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Col. Plume. We had no constant rule, but generally conducted our dispute and tilt according to the last that had happened between persons of reputation among the very top sellows for bravery and gallantry.

Sir Mark. If the fashion of quarrelling and tilting was so often changed in your time, Colonel Plume, a man might sight, yet lose his credit for want of understanding the fashion.

Col. Plume. Why, Sir Mark, in the beginning of July a man would have been censured for want of courage, or been thought indigent of the true notions of honour, if he had put up words, which in the end of Set' tember following, one could not resent without passing for a brutal and quarrelsome sellow.

Sir Mark. But, Colonel, were Duels or Rencounter* most in fashion in those days?

Col. Plume. Your men of nice honour, Sir, were for avoiding all censure of advantage which they supposed might be taken in a Rencounter; therefore they used seconds, who were to see that all was upon the square and make a faithsul report of the whole combat; but in. a little time it became a fashion for the seconds to sight, and I will tell you how it happened.

Mr. Sage. Pray do, Colonel Plume, and the method of a Duel at that time, and give us some notion of the puncto's upon which your nice men quarrelled in those days.

Col. Plume. I was going to tell you, Mr. Sage, that one Cornet Modijh had desired his friend, Captain Smart's opinion in some affair, but did not follow it; upon which Captain Smart sent Major Adroit (a very topping sellow of those times) to the person that had flighted his advice. The Major never enquired into the quarrel, because it was not the manner then among the very topping sellows ;' but got two swords of an equal length, and ttien waited upon Cornet Modijh, desiring him to choose his sword, and meet his friend Captain Smart. Cornet Modijh came with his friend to the place of combat; there the principals put on their pumps, and stripped to their shirts, to shew they had nothing but what men of henour carry about them, and then engaged.

Sir Sir Mark. And did the seconds stand by, Sir r

Col. Plume. It was a received custom until that time; but the swords of those days being pretty long, and the principals acting on both sides upon the desensive, and the morning being frosty, Major Adroit desired that the ©ther second, who was also a very topping sellow, would try a thrust or two only to keep them warm, until the principals had decided the matter, which was agreed to by Modijh's second, who presently whipt Adroit through the body, difarmed him, and then parted the principals, who had received no harm at all.

Mr. Save. But was not Adroit laughed at?

Col. Plume. On the contrary, the very topping sellows were ever after of opinion, that no man who deserved that character, mould serve as a second, without •sighting; and the Smarts and Modishes sinding their account in it, the humour took without opposition.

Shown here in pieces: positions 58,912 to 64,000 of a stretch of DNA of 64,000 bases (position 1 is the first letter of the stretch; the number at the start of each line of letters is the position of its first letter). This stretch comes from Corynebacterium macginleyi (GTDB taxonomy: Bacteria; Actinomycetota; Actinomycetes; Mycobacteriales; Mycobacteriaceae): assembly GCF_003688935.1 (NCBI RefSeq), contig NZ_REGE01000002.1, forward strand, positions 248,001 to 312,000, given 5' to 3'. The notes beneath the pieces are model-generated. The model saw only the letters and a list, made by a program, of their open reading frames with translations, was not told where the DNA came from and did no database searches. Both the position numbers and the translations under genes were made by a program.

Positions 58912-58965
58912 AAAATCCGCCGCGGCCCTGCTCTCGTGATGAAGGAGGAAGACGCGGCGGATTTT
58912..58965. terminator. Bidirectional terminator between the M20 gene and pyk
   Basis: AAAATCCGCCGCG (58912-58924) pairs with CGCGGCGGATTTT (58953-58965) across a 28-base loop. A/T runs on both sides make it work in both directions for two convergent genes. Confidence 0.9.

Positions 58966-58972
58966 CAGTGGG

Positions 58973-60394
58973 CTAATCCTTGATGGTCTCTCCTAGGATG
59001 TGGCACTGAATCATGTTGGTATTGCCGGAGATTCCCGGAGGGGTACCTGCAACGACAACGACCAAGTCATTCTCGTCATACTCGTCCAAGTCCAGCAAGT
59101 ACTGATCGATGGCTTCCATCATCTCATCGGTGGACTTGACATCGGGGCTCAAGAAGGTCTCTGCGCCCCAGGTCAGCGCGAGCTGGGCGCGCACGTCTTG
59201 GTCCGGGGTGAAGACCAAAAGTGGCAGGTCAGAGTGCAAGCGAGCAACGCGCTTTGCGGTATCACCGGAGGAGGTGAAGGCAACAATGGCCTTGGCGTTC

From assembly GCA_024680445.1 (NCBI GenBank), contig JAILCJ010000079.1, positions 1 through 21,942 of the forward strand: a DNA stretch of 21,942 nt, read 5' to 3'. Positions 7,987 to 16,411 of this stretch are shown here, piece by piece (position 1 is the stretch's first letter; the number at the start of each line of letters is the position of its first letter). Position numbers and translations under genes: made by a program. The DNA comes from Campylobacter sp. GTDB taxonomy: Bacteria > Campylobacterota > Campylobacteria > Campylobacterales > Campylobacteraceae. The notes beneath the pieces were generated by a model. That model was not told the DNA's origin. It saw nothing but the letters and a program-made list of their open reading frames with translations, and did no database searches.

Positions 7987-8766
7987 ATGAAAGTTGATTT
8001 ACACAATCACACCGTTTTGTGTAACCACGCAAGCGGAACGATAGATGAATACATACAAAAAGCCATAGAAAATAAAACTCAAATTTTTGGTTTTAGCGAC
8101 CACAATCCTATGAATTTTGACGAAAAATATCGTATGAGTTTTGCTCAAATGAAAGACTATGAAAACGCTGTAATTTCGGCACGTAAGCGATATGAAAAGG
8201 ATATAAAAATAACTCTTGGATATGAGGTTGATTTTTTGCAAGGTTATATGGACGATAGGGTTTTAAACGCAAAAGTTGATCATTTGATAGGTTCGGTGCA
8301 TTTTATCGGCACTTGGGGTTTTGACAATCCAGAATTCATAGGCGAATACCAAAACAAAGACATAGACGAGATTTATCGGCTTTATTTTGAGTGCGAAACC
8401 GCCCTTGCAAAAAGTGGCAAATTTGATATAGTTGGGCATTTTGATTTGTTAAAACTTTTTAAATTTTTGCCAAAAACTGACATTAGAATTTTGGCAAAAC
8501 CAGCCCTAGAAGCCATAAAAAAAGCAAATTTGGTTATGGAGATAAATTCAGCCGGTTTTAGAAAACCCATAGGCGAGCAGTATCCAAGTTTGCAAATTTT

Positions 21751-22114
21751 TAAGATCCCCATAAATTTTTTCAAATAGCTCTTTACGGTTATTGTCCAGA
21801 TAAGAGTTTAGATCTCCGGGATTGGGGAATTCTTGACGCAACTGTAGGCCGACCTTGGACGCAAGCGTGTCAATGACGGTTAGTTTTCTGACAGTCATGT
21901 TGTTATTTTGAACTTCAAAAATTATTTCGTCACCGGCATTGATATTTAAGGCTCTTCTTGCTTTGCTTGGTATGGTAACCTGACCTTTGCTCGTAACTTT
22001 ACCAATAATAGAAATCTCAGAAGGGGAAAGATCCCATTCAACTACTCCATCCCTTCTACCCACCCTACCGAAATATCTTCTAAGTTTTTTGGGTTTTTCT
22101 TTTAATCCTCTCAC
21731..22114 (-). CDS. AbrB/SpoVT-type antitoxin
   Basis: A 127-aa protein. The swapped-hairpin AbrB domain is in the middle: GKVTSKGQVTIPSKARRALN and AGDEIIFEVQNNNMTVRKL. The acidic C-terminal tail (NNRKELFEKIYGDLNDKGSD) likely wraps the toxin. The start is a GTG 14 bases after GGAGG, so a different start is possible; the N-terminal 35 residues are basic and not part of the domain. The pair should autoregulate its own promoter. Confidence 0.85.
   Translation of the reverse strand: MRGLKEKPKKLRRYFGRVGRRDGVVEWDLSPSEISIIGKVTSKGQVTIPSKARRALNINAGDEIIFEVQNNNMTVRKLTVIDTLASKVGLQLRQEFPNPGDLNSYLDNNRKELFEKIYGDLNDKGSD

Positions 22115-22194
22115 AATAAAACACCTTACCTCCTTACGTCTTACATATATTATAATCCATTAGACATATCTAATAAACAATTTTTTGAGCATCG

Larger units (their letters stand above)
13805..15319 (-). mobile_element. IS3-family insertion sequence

Mr. Sage. Pray, Colonel, how long did that fashiott continue?

Col. Plume. Not long neither, Mr. Sage; sor as soon as it became a fashion, the very topping sellows thought their honour reflected upon, if they did not prosser themselves as seconds when any of their friends had a quarrel, so that sometimes there were a dozen of a side.

Sir Mark. Bless me I if that custom had continued, we should have been at a loss now sor our very prettysellows; sor they seem to be the proper men to officer, animate, and keep up an army: But, pray Sir, how did that sociable manner of tilting grow out of mode?

Col. Plume. Why, Sir, I will tell you: It was a law among the combatants, that the party which happened to have the sirst man difarmed or killed, should- yield as vanquished: which some people thought might encourage the Modishes and Smarts in quarrelling to the destruction of only the very topping sellows; and as soon as this re* slection was started, the very topping fellows thought it an incumbranee upon their honour to sight at all themselves. Since that time the Modishes and the Smarts, throughout all Europe, have extolled the French Kipg's edict.

Sir Mark. Our very pretty sellows, whom I take to be the successors of the very topping sellows, think a

quarrel quarrel so little fashionable, that they will not be exposed to it by any other man's vanity, or want of sense.

Mr. Sage. But Colonel, I have observed in your account of IDuels, that there was a great exactness in avoiding all advantage that might possibly be between the combatants.

Col. Plume. That is true, Sir; for the weapons were always equal.

Mr. Sage. Yes, Sir, but suppose an active adroit strong man had insulted an aukward or a feeble, or an unpractised swcrd'sman?

Col. Plume. Then, Sir, they fouoh; wit), pistols.